You’re thinking about making a career change (or perhaps getting your first real job out of grad school), and you’re looking at different types of organizations. Startups are appealing for the excitement and opportunity, but will you thrive in a less-structured, fast-paced organization? How can you evaluate whether that’s the right work culture for you? What factors should you consider, and which questions should you ask yourself?
What the Experts Say
There was a time when taking a job at a startup was viewed as risky, even foolish, because you didn’t know how long the company was going to be around. But in an age when Google and Facebook — founded in 1998 and 2004, respectively — are two of the biggest companies in the world, those days are over. “Startups are no longer niche; they have gone mainstream,” says Daniel Gulati, coauthor of Passion & Purpose. Working for one now has a certain amount of cachet. “It is seen as a real and compelling opportunity,” he says. Not all startups are created equal, however, so you need to be cautious, says Len Schlesinger, professor at Harvard Business School and coauthor of Just Start. “When you’re enthusiastic about the opportunity, you’re likely to overstate its appeal and vastly underestimate its risk,” he says. You must weigh the “passion and excitement” you may feel about the prospective job “against the time, money, and reputational capital” it consumes. Here are some tips on how to do that.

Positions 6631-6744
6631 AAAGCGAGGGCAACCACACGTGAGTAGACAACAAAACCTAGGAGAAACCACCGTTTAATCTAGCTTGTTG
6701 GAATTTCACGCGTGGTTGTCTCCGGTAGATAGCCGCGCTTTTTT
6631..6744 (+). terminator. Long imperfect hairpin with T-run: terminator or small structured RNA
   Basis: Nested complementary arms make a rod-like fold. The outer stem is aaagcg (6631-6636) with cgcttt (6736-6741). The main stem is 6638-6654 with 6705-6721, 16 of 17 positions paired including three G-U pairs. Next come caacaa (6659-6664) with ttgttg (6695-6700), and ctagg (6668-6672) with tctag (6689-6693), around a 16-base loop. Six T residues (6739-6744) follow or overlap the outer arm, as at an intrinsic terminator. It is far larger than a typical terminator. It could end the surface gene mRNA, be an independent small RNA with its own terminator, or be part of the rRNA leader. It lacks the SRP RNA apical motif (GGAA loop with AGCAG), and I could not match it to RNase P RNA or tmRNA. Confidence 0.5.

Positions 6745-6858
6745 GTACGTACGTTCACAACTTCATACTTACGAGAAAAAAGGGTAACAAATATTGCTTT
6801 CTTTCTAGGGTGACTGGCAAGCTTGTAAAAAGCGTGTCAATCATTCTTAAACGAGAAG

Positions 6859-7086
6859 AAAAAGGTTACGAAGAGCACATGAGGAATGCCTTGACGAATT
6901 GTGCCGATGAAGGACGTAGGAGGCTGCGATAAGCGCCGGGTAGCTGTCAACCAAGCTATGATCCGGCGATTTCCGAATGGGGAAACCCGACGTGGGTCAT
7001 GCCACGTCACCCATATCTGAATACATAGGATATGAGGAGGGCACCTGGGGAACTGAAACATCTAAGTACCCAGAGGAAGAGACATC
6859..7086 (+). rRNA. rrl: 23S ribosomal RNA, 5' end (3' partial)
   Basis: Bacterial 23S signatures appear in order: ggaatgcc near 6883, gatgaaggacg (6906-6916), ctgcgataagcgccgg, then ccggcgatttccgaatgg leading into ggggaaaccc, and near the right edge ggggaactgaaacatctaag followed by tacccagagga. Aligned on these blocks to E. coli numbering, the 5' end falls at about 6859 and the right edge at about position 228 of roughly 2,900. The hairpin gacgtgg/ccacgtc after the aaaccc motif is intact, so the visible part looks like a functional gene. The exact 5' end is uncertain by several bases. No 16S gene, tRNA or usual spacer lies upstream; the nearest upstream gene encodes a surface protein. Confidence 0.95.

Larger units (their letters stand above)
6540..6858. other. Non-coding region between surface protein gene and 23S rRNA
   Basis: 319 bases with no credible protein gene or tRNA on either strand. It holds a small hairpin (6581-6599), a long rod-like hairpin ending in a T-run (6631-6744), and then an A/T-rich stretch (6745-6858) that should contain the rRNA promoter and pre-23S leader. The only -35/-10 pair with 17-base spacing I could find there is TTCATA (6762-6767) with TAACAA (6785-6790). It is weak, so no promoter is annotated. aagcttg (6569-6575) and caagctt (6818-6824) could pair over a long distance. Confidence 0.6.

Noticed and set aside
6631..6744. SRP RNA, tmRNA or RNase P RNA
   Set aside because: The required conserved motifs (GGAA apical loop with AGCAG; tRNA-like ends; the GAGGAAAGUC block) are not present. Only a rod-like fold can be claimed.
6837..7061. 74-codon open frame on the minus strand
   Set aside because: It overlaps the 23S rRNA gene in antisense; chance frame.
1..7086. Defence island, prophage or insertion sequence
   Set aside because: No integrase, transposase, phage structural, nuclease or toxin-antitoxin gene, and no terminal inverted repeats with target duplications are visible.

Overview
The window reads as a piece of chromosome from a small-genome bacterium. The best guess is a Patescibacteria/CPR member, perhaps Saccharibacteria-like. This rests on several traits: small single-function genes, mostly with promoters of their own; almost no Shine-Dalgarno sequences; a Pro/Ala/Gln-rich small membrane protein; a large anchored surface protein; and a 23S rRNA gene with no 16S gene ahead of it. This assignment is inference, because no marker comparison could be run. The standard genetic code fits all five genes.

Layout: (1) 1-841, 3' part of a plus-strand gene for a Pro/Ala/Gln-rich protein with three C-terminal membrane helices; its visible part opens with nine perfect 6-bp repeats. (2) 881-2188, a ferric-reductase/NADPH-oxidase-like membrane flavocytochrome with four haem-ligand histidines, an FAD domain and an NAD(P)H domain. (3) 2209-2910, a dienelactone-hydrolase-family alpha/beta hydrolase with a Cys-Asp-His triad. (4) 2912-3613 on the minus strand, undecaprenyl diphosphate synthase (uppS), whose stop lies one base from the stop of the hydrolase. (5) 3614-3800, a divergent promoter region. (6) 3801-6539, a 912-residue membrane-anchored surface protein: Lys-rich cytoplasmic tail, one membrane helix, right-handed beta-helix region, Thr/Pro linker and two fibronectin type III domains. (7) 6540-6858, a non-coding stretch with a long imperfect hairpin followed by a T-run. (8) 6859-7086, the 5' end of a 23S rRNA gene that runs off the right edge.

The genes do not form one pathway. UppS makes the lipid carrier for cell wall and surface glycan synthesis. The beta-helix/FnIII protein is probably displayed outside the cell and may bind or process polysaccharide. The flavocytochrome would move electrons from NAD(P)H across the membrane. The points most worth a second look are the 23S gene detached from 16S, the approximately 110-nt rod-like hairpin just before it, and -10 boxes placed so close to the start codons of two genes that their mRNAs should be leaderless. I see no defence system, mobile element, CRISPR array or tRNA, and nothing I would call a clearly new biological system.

Think in steps